In September 2009, heavy rainfall in Niger flooded thousands of homes and hundreds of acres of cropland, affecting more than 79,000 people. Nigeriens faced one of the worst food shortages in years in 2010, with over 1.5 million children suffering from malnutrition.
Please pray for:
Food shortages to end so families can feed their children.
Economic growth and political stability within the country.
- Niger is one of the most impoverished countries in the world. In 2009, it ranked last of 182 countries on the United Nations Human Development Index, which measures the general well-being of a population.
- Although less than 12 percent of the land is arable, 90 percent of the workforce works in agriculture. The country's economy largely depends on agriculture and uranium exports, but frequent droughts and the declining uranium demand have severely hurt the economy.
- Nigeriens, particularly children, struggle with health concerns, with child mortality rates the fourth worst in the world.
- Only an extremely limited percent of the population has access to proper sanitation, leaving them with a high risk for disease.
- Only 30 percent of the population can read and write, the majority of them males. School attendance among children is low, and few of those who do attend actually finish. Many children, especially girls, stay home to take care of ailing family members or to work in the fields.
- Over 600,000 people are living with HIV and AIDS, and there are over 25,000 children who have lost one or both parents to AIDS.
Through sponsorship, World Vision is partnering with families and communities to help meet immediate needs and promote lasting changes that will strengthen communities and move families toward self-reliance.
Each year sponsors receive updates about their sponsored child and their community. Sponsors also learn about the child's continuing activities and new accomplishments so when they correspond with their child, they can encourage them in their education, hobbies and endeavors.
The commitment of World Vision sponsors helps provide children with love, hope, and opportunities for a healthy, productive future. May God bless sponsors as they make a lasting difference in the life of a special child.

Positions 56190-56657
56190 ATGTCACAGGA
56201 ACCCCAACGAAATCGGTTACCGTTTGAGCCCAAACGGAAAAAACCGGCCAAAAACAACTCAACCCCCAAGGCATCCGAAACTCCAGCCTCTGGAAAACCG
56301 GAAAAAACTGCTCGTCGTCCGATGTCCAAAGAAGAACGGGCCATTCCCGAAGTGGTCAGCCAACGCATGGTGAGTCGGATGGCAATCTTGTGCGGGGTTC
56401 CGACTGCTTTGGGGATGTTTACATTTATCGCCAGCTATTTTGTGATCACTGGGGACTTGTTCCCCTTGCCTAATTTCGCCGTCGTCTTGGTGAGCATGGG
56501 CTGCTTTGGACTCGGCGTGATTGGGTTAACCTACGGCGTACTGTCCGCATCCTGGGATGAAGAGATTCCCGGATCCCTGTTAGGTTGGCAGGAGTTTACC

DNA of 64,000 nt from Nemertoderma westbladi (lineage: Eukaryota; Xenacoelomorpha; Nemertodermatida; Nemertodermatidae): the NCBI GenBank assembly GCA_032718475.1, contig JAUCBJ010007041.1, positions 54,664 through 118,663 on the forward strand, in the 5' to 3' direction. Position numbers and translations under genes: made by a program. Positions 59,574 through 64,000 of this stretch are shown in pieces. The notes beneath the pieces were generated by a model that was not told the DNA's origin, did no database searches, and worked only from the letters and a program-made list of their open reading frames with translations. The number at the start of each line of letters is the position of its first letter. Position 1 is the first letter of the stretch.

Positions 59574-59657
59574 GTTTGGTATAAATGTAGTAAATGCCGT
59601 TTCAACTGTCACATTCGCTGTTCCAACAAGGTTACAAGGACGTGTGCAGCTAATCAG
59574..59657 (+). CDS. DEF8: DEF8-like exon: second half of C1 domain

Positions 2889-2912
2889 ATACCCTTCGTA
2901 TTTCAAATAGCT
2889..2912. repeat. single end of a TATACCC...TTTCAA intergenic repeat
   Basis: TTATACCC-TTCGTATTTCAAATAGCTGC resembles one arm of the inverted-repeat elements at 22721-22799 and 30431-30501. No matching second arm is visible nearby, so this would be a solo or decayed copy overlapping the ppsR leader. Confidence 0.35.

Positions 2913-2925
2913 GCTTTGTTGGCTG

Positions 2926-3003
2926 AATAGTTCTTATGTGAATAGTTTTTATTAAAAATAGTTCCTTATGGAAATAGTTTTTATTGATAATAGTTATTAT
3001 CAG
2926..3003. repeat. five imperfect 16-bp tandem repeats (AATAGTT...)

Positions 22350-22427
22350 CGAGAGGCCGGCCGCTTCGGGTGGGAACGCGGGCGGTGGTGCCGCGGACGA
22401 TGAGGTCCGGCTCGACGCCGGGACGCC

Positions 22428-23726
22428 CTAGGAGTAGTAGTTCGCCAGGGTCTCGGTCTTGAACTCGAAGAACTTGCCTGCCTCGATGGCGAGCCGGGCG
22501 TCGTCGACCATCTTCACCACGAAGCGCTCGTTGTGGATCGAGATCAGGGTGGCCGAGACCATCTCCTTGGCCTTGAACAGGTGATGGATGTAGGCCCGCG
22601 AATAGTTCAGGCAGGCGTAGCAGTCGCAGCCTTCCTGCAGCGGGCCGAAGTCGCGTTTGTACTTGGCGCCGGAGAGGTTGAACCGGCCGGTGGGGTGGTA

Thanks to the generous support of our sponsors, World Vision was able
to work alongside communities to accomplish the
following in 2012.
Food and Agriculture
- Helped families establish vegetable gardens and provided them with livestock, increasing access to nutritious food.
Water and Sanitation
- Drilled borehole wells, improving access to water and freeing children to pursue their studies instead of fetching water.
- Constructed and furnished classrooms, increasing school capacity.
- Strengthened the quality of education by providing development courses for teachers.
- Mitigated the effects of severe flooding by distributing food, soap, mosquito nets, and medical kits.
- Helped families struggling during a food shortage by distributing grain to cereal banks.
- Established children’s clubs, giving children opportunities to exchange ideas and discuss issues that affect their lives.
- Distributed food to clinics that treat malnutrition, helping children regain their health.
- Trained teachers and community volunteers in age-appropriate HIV and AIDS education for children.
- Worked with local health agencies to immunize children against deadly diseases.
- Distributed treated bed nets to help control the spread of malaria.